IDEAS home Printed from https://ideas.repec.org/
MyIDEAS: Log in (now much improved!) to save this paper

Endogenous Beveridge cycles and the volatility of unemployment

  • Sniekers, F.J.T.

    ()

    (University of Amsterdam)

This paper aims to explain the magnitude and cyclical structure of the fluctuations in unemployment and vacancies. Adding demand externalities to an otherwise standard search and matching model reduces the need for exogenous shocks in explaining unemployment fluctuations. Under plausible parameter values, the equilibrium dynamics include a stable limit cycle that resembles the empirically observed counterclockwise cycles around the Beveridge curve. Quantitatively, these endogenous `Beveridge cycles' can explain half of the volatility and almost all persistence of unemployment without any exogenous forces, avoiding the amplification and propagation problems of the standard model.

If you experience problems downloading a file, check if you have the proper application to view it first. In case of further problems read the IDEAS help page. Note that these files are not on the IDEAS site. Please be patient as the files may be large.

File URL: http://cendef.uva.nl/binaries/content/assets/subsites/amsterdam-school-of-economics-research-institute/cendef/working-papers-2013/sniekers-2013-beveridgecycles.pdf?1413884153168
Download Restriction: no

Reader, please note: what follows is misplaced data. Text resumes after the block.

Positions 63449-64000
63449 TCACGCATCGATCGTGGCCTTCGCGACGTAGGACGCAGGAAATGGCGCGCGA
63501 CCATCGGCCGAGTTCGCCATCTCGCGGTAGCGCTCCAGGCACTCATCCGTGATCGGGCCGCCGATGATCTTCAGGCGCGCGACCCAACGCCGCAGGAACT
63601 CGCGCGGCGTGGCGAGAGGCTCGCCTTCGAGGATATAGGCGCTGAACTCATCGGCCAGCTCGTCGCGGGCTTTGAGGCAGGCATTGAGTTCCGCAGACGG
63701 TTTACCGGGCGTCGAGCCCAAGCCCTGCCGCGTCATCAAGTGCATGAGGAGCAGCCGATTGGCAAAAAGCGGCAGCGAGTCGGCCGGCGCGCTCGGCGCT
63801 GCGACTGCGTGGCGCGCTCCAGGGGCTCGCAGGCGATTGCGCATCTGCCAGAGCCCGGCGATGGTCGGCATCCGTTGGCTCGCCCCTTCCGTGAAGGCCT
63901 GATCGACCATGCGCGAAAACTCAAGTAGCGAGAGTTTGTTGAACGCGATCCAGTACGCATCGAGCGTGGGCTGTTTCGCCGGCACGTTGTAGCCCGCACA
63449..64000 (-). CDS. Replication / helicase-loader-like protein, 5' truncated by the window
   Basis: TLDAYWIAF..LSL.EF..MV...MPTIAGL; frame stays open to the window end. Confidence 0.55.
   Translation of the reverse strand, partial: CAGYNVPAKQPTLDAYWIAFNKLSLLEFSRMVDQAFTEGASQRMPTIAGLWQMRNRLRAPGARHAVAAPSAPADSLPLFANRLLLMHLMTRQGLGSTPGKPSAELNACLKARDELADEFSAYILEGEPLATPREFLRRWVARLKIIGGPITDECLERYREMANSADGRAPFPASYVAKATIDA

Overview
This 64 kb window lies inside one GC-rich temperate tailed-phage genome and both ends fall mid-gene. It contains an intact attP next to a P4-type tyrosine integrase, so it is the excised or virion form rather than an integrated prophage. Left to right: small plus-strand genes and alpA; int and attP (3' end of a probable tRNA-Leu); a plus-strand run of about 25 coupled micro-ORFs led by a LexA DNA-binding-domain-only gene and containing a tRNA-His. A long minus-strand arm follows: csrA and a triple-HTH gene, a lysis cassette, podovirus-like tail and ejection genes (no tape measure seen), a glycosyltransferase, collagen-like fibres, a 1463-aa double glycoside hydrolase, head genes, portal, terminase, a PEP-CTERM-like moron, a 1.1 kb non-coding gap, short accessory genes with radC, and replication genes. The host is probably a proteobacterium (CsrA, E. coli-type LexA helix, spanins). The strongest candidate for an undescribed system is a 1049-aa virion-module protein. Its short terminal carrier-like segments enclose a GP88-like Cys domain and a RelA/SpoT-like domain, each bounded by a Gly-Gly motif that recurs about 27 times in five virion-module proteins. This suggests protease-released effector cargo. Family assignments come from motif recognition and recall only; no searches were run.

Paper provided by Universiteit van Amsterdam, Center for Nonlinear Dynamics in Economics and Finance in its series CeNDEF Working Papers with number 13-12.

as
in new window

Length:
Date of creation: 2013
Date of revision:
Handle: RePEc:ams:ndfwpp:13-12
Contact details of provider: Postal:
Dept. of Economics and Econometrics, Universiteit van Amsterdam, Roetersstraat 11, NL - 1018 WB Amsterdam, The Netherlands

Phone: + 31 20 525 52 58
Fax: + 31 20 525 52 83
Web page: http://www.fee.uva.nl/cendef/
Email:


More information through EDIRC

References listed on IDEAS
Please report citation or reference errors to , or , if you are the registered author of the cited work, log in to your RePEc Author Service profile, click on "citations" and make appropriate adjustments.:

as in new window
  1. Dale T. Mortensen & Eva Nagypal, 2005. "More on Unemployment and Vacancy Fluctuations," NBER Working Papers 11692, National Bureau of Economic Research, Inc.
  2. Ricardo J. Caballero & Richard K. Lyons, 1989. "The Role of External Economies in U.S. Manufacturing," NBER Working Papers 3033, National Bureau of Economic Research, Inc.
  3. Harrison, Sharon G., 2001. "Indeterminacy in a model with sector-specific externalities," Journal of Economic Dynamics and Control, Elsevier, vol. 25(5), pages 747-764, May.
  4. Marcus Hagedorn & Iourii Manovskii, 2007. "The Cyclical Behavior of Equilibrium Unemployment and Vacancies Revisited," IEW - Working Papers 351, Institute for Empirical Research in Economics - University of Zurich.